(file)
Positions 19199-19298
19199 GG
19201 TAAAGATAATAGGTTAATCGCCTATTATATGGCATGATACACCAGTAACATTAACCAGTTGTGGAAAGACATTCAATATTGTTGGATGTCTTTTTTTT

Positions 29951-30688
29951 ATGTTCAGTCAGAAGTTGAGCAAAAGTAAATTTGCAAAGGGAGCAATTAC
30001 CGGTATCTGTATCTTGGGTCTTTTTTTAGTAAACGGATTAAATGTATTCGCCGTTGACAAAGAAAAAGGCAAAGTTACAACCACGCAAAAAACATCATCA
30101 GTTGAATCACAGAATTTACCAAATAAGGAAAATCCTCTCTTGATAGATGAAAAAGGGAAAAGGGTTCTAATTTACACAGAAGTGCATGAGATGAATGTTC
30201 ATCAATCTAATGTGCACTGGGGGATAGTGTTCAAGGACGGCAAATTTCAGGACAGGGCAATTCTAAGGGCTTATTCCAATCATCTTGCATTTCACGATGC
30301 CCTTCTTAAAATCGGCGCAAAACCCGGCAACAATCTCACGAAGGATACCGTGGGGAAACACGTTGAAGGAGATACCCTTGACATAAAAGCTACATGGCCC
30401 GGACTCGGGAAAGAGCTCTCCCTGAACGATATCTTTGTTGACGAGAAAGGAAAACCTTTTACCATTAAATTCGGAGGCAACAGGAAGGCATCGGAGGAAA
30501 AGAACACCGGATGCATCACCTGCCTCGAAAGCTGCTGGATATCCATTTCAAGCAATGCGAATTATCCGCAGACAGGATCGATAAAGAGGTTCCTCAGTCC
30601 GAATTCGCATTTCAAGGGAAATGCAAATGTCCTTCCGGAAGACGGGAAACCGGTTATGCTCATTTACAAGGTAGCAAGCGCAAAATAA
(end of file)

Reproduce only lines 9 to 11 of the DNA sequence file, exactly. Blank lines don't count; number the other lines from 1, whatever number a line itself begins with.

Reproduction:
30301 CCTTCTTAAAATCGGCGCAAAACCCGGCAACAATCTCACGAAGGATACCGTGGGGAAACACGTTGAAGGAGATACCCTTGACATAAAAGCTACATGGCCC
30401 GGACTCGGGAAAGAGCTCTCCCTGAACGATATCTTTGTTGACGAGAAAGGAAAACCTTTTACCATTAAATTCGGAGGCAACAGGAAGGCATCGGAGGAAA
30501 AGAACACCGGATGCATCACCTGCCTCGAAAGCTGCTGGATATCCATTTCAAGCAATGCGAATTATCCGCAGACAGGATCGATAAAGAGGTTCCTCAGTCC